When I heard of the We See A Different Frontier project, I was immediately attracted to the premise of an anthology that seeks to bring attention to stories coming from people and places who have endured colonization.

As a Filipino writer who engages Science Fiction, I see myself in conversation with the SF that comes from the West. A great part of existing SF narrative is that of the colonizer, but my narrative is one wherein I strive to reconcile my decolonization with the truth of my country’s history, the reality of where I am now and my vision of where I want to be.

I may transgress against the rules of SF because there are many things that I do not know about Science Fiction. I did not grow up surrounded and soaked in its language as Science Fiction fans and writers from the West. But I do know what SF looks like when seen with the eyes of the decolonized. It is a different SF, but it is still Science Fiction. As my Clarion West instructor, John Kessel said: Science Fiction is when I point to it and say that’s science fiction.

It is easy to be intimidated, and it is a struggle not to be so. And that’s why I think it is important for a writer of color to see other writers and fans of color in the field of Science Fiction.

In the course of this journey, I have been told that I need to learn English better. That I can’t possibly grasp the nuances of the English language the way a native English speaker does and that I will never be published as an SF writer.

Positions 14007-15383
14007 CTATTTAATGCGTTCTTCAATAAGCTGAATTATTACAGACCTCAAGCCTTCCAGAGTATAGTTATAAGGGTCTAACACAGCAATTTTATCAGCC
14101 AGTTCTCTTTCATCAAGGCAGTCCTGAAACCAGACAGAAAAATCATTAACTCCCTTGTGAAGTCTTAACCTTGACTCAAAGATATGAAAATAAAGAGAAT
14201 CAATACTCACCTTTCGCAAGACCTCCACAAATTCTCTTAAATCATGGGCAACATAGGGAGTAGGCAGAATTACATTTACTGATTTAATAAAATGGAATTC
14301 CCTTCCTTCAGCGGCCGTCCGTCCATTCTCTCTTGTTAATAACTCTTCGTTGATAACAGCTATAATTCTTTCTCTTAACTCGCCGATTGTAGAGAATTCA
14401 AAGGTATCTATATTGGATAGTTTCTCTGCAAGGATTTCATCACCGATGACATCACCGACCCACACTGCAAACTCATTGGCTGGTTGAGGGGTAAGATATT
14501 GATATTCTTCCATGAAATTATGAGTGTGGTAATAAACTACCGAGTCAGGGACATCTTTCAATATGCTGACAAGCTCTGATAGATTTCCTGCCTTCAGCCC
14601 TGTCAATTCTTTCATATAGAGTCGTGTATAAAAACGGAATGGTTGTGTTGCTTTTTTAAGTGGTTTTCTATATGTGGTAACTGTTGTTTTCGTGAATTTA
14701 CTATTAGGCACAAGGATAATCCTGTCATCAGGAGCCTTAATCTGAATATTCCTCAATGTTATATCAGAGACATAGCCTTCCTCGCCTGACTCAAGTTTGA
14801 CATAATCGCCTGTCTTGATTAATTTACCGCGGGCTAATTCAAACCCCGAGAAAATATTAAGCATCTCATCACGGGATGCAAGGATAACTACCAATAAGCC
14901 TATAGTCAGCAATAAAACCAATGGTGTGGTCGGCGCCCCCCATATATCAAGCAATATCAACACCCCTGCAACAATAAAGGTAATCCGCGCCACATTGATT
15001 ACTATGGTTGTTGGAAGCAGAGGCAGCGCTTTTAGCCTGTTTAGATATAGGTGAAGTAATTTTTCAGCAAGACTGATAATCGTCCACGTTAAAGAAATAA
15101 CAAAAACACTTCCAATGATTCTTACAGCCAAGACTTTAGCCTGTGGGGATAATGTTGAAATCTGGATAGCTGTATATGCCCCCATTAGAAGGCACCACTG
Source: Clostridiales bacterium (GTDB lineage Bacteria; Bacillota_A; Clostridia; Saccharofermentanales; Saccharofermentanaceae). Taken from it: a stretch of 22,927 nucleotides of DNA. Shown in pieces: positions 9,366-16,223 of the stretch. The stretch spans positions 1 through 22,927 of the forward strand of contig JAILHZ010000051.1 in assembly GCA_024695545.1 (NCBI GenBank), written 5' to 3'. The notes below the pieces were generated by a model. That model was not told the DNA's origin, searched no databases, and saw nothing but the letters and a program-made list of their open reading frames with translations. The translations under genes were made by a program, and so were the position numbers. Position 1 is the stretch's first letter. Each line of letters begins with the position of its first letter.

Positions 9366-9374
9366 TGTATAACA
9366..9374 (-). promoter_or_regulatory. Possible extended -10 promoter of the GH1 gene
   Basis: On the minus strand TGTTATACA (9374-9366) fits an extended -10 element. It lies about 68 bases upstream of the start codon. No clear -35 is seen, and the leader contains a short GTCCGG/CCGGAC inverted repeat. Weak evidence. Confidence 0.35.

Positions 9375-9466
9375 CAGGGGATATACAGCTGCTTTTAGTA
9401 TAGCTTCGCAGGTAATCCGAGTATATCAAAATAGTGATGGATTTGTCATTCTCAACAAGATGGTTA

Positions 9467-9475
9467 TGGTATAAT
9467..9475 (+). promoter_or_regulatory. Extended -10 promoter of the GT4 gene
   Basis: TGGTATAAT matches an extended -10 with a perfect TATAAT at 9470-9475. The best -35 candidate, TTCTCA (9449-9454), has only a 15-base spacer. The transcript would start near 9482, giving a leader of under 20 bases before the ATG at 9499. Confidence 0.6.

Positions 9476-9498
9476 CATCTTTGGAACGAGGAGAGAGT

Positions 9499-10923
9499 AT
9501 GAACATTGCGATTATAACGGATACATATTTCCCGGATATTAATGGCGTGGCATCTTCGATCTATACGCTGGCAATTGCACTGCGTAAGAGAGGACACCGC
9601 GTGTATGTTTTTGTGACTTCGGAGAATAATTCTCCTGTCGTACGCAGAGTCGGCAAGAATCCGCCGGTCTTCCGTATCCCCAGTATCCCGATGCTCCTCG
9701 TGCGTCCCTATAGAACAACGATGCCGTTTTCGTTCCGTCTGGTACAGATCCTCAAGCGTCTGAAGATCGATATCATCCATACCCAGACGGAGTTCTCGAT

And then, there are people who say that because I write in English, my narrative is contaminated and no longer true to the culture I come from.

The people saying those things may believe those things to be true, but I persist because I hear the voices of those who have admonished me from the moment I engaged this genre.

I hear the voice of my elder sister telling me: Don’t be stupid. Is this your dream or what? Are you going to let yourself be silenced by those words?

There is my precious grandaunt who told me: there are no limits. If this is what makes you feel passionate, then you must keep on writing it.

And there are dear friends like Aliette de Bodard who, when I was thinking of giving up, asked me: So, are you going to wait until someone else appropriates your culture? 

And so I go and commit SF yet again.


*This essay was inspired by a twitter exchange between Djibril al-Ayad, Kate Elliott, Requires Hate, Aliette de Bodard and I.

Rochita was the first Filipina writer to be accepted into the Clarion West Writer's Workshop. She attended the workshop in 2009 as the recipient of the Octavia Butler Scholarship. Her short fiction has been published in The Philippines as well as outside of The Philippines. She has a livejournal at

This essay is also cross-posted to Kate Elliott's blog where there may be further comments/discussion.


Candy Gourlay said...

I too suffer from guilt that my best writing is in a tongue that has lashed at the self esteem and identity of my native land. But this is the language I express myself best in - it's the story, not the language.